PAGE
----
‘Thank God we got it’: Green’s May on global climate deal

By Michael D. Reid

December 13, 2015

Publication source: Times Colonist

The 195 nations that reached a climate agreement on Saturday in Paris have moved the world closer to a solution to global warming, say local politicians and activists.

“It’s not a perfect agreement, but thank God we got it,” said federal Green Party Leader Elizabeth May, the MP for Saanich-Gulf Islands, speaking in an online video.

The agreement, the first to include all nations instead of just the rich ones, calls for countries to limit the increase in global temperature by the year 2100 to less than 2 C above pre-industrial levels. However, they agreed to try to limit warming to 1.5 C.

It sets a framework that will contain periodic reviews and assessments to ensure that countries meet their commitments to reduce carbon emissions. As technology advances, targets can be updated. The agreement also calls for supporting the most vulnerable nations as they pursue cleaner economic growth.

The deal must be ratified by 55 countries representing at least 55 per cent of global emissions.

Sierra Club B.C. climate campaigner Jens Wieting described the landmark agreement as “a great outcome,” saying it was an important milestone, if only because nearly 200 nations agreed to roll back global warming.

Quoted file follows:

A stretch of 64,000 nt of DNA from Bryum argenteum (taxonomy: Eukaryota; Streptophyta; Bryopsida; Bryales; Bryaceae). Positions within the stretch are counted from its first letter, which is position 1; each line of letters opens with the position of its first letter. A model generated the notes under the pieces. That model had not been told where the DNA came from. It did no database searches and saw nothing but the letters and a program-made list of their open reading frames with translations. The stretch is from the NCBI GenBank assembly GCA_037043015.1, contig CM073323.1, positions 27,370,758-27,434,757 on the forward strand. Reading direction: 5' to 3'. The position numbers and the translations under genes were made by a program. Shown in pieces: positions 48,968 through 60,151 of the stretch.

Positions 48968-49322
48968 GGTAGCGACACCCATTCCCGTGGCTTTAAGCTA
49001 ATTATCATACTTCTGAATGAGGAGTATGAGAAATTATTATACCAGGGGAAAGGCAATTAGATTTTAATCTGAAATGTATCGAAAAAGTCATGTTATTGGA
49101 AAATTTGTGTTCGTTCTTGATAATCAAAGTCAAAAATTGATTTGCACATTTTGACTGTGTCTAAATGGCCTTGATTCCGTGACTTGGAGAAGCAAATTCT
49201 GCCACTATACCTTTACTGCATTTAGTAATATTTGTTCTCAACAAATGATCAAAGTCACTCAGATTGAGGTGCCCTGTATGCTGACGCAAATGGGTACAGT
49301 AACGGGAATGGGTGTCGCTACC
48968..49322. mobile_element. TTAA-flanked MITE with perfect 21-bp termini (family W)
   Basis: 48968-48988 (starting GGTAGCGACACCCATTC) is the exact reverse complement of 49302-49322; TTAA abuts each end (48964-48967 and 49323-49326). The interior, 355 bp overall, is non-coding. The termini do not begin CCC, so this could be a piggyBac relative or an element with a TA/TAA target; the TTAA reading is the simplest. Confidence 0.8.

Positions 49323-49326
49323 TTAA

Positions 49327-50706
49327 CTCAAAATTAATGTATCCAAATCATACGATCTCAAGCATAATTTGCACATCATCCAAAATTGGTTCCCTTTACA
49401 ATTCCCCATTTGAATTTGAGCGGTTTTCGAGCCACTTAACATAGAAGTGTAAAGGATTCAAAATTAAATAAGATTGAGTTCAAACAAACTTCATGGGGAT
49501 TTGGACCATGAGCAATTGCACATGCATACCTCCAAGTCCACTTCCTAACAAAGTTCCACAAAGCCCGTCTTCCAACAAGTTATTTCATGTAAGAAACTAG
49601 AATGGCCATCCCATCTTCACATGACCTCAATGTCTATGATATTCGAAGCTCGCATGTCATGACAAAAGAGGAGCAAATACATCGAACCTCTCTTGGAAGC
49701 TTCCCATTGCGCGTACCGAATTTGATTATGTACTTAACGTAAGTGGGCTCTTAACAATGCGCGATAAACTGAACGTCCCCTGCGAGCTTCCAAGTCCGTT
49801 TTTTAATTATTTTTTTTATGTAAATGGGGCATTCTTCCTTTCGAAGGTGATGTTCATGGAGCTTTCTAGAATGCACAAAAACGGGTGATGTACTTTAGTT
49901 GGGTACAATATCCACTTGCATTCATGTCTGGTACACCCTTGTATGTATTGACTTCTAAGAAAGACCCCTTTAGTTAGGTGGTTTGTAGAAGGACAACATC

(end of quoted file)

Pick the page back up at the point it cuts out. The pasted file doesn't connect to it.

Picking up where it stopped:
“I’m still astonished it took 20 years ago to get to this point, though” said Wieting, who has been following climate summits since 1995’s Berlin Mandate.

“I was nervous there could be more problems like there were six years ago in Copenhagen, but I’m optimistic because governments are slowly realizing it’s the end of the fossil-fuel era.”

Andrew Weaver, MLA for Oak Bay-Gordon Head and leader of the B.C. Green Party, said the big plus is that “it’s a deal that includes everyone, and there are legally binding provisions.”

The downside, he said, is that the reductions are voluntary targets. “The problem with voluntary targets is there needs to be some way to ensure that people follow through,” Weaver said.

Still, he applauded “the fact that everybody got together on this, which is a positive step forward. No longer do we have rogue nations trying to undermine what’s being done.”

Jay T. Cullen, professor with University of Victoria’s School of Earth and Ocean Sciences, said it was a “good starting point” and seeing China, India and Saudi Arabia agree to the text was a positive aspect.

“Co-operation at the level of global governments is a necessary first step, and hopefully the agreement will be improved upon in the future,” he said.

“Canadians and Victorians will need to be willing to look for ways to reduce our carbon emissions. It is a relief to see our new government addressing the issue of climate change, the participation of our provincial governments and our scientists discussing their work with the public.”

Wieting said the Sierra Club’s focus now is to push for a halt to investment in fossil-fuel products, and for a climate test to determine the effects of the provincial government’s proposed liquefied natural gas industry or coal projects.

“Sierra Club B.C. is completely concerned that the B.C. government is holding onto the LNG vision, and not realizing the world is moving into clean and renewable energy,” he said.

The provincial government has said its carbon tax and plans for LNG make it a world leader in fighting climate change. Government officials could not be reached for comment on the agreement on Saturday.

– With files from CP and AP